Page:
Old School Telepathy

Not to be a downer, but have you ever stopped to think how alone you are? Even if there are people around you right now, there’s no way for you to know one another’s thoughts for certain. One fragile thread is the only thing keeping us all from complete isolation.

Tim McDonnell - Change On Purpose - Old School Telepathy

Photo by Ian L, courtesy of FreeRangeStock.com

For just a moment, try to imagine what life would be like without the power of language. It feels comforting and miraculous to me that an image or idea can move from my mind to yours simply through sounds in my throat or squiggles on a page or dots on a screen. We do it all the time, so it doesn’t really astonish us that we can pass understanding back and forth from places neither of us can see.

The connecting thread that makes the miracle possible is language.

Without it, we’d be virtually alone. Consider this – our minds are essentially closed systems. We’re free to take in as much of the world as we want through our senses, but without language the process would end there. You can share an experience with someone, like a concert or a sunset, just by using your senses and sitting together. What you can’t do is share your observations and feelings about it without some way to transmit the thoughts that are locked inside your minds.

If you haven’t read Stephen King’s On Writing, it’s one of the most generous and encouraging books out there for aspiring writers. In one of my favorite chapters he takes his readers through an entertaining thought experiment. Using just a handful of descriptive terms (something he’s especially good at, by the way) he explains step by step how creating an image on the page can pass it whole and complete from his mind to ours.

He showcases writing as an old school form of mental telepathy.

The more I look into it, the more miraculous it seems that billions of people and countless generations around the world can agree on enough words and symbols for us to share understanding about things that matter. We can transmit holographic ideas of “bright yellow sunflower” or “love” or “sorry” through the written or spoken word and feel confident that the meaning will be close enough for us to be able to hold it in common.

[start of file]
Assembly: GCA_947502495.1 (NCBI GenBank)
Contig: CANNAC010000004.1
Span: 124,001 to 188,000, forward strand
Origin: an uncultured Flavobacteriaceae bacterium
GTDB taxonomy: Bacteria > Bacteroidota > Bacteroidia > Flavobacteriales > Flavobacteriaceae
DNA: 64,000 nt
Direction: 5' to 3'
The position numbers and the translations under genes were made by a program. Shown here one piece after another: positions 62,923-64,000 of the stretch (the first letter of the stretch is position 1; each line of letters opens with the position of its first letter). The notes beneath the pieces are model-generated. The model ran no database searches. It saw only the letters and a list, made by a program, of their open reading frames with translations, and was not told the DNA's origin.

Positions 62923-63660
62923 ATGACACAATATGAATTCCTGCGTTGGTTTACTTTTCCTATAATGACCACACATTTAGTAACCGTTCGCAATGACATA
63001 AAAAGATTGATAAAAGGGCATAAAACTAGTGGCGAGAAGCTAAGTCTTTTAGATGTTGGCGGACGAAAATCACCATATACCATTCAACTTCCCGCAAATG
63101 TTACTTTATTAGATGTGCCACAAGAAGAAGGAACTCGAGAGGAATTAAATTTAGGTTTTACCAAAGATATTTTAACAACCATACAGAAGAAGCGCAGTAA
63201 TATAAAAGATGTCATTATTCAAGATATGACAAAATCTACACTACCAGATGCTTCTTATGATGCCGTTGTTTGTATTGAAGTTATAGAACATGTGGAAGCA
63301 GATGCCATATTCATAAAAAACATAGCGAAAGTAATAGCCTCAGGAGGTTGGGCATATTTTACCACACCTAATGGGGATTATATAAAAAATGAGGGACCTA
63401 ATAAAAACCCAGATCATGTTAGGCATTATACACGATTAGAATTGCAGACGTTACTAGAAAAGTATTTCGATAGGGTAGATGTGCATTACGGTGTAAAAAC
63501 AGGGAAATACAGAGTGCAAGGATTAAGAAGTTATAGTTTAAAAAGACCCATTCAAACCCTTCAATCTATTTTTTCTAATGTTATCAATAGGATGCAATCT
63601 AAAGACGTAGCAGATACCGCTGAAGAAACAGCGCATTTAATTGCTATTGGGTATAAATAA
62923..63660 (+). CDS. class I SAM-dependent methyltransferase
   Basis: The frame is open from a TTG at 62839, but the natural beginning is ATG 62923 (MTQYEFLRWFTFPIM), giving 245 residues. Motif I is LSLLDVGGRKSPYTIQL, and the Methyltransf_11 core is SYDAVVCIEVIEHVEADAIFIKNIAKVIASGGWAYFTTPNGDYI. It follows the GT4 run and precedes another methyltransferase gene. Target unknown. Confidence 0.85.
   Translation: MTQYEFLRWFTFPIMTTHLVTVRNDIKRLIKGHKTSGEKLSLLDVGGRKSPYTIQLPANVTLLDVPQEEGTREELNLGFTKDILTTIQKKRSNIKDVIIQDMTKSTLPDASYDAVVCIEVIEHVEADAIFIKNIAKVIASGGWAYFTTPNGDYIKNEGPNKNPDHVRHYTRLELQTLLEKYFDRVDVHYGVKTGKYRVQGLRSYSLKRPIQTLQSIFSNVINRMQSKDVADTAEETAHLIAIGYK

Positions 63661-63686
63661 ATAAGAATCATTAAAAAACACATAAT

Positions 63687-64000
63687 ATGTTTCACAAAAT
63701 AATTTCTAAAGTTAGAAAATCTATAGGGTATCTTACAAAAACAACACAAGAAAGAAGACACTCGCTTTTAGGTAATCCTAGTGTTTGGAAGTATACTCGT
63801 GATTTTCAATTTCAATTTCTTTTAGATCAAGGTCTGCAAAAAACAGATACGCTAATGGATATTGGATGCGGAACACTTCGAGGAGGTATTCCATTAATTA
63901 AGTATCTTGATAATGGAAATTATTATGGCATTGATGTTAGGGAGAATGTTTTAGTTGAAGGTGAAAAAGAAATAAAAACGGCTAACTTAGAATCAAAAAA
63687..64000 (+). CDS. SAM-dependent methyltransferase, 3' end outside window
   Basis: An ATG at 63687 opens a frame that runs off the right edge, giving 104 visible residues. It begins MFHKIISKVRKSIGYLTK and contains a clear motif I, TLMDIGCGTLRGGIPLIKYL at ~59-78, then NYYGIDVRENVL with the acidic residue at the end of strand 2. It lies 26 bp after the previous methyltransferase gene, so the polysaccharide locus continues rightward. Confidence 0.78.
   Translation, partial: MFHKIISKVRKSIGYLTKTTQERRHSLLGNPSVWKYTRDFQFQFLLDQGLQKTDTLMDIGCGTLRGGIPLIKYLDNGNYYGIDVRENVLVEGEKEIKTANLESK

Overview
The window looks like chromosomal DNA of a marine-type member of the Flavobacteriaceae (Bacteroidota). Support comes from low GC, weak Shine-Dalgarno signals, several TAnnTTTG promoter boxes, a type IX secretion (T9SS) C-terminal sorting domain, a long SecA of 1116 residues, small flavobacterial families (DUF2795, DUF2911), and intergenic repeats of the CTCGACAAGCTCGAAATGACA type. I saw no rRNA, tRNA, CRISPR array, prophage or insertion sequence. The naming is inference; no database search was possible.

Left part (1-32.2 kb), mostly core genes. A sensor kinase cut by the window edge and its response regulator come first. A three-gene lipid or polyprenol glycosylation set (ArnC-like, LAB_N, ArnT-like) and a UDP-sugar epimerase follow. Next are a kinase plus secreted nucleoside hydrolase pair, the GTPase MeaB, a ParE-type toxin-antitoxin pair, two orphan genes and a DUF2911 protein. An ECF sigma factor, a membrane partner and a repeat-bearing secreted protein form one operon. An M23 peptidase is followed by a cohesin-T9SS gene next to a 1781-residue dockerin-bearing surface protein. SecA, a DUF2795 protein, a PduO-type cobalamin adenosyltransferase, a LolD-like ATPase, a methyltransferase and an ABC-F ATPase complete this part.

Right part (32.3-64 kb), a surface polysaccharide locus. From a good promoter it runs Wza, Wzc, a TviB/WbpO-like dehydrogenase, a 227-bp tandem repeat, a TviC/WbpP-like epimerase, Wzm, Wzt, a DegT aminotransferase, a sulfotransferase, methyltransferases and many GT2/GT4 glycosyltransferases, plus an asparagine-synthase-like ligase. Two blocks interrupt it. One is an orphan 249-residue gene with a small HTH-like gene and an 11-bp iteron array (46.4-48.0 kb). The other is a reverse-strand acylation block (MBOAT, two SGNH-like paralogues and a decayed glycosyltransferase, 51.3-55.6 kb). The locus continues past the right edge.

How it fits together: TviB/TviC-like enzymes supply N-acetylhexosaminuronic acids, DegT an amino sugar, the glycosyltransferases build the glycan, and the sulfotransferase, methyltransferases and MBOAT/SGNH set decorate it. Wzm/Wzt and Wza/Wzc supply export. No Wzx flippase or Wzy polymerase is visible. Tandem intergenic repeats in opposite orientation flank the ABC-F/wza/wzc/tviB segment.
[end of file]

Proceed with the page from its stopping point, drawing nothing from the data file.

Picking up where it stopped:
Language is something I’ve come to feel extremely thankful for.

I used to take it for granted. In fact, there was a time when I considered it a burden to have to write letters or research papers or business presentations that I didn’t find especially entertaining. Now I see what a privilege it all was. It makes me want to dig more deeply into ancient stories and myths that gave birth to spoken and written language.

I’m not suggesting that other kinds of sensory input aren’t important – even vital. I’m just saying that the emotional and intellectual coding that comes with language must be a part of how we feel known and understood – how we know we belong. And then there’s the inverse miracle – how we can collapse all that meaning back into a hug… and just know.

Questions: What do you love about language? Have you had an experience where language  either wasn’t available or didn’t serve you adequately? How did you make yourself understood or how did it feel to be misunderstood?

  • http://www.facebook.com/karen.d.emerson Karen Dickens Emerson

    Language is art, and like art, its interpretation is in the ear of the beholder. Many times what we say is not heard as it was intended. It is a beautiful thing but sometimes falls short. That may be part of its beauty though.